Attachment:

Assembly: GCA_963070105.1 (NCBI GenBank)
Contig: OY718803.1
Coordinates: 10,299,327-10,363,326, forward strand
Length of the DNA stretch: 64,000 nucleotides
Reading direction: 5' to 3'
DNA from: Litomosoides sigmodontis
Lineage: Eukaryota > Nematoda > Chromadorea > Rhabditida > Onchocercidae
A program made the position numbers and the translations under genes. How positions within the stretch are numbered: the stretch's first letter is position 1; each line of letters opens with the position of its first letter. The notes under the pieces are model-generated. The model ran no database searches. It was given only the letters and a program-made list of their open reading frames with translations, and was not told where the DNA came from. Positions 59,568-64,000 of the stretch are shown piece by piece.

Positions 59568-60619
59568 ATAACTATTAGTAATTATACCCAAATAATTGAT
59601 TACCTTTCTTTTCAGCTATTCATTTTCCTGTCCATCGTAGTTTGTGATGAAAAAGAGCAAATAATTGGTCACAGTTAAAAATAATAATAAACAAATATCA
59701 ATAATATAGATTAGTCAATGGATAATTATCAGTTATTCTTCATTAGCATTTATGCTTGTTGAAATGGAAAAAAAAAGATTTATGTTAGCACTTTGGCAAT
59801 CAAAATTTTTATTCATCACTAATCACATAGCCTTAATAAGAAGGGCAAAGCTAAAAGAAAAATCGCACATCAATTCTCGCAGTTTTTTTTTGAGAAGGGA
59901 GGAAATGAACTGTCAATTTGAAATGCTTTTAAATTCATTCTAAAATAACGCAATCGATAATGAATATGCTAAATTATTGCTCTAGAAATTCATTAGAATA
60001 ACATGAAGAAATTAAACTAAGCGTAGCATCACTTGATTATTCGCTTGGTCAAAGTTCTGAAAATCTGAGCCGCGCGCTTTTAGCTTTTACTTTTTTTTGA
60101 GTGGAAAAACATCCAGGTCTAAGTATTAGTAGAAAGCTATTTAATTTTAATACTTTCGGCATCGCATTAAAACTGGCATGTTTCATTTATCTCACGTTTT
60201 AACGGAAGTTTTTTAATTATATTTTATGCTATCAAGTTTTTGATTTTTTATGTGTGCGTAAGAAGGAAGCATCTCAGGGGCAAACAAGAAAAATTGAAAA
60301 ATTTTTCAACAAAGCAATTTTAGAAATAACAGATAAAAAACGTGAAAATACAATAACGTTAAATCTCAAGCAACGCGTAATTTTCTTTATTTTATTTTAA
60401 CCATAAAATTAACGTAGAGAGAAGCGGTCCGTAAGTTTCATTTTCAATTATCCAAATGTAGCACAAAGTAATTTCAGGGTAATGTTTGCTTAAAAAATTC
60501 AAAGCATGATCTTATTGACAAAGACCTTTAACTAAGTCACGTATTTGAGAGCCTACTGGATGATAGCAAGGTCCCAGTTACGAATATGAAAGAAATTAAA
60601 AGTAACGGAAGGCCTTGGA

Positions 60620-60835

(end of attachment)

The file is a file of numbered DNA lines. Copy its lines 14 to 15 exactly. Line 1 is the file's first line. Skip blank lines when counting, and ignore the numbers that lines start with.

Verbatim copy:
59901 GGAAATGAACTGTCAATTTGAAATGCTTTTAAATTCATTCTAAAATAACGCAATCGATAATGAATATGCTAAATTATTGCTCTAGAAATTCATTAGAATA
60001 ACATGAAGAAATTAAACTAAGCGTAGCATCACTTGATTATTCGCTTGGTCAAAGTTCTGAAAATCTGAGCCGCGCGCTTTTAGCTTTTACTTTTTTTTGA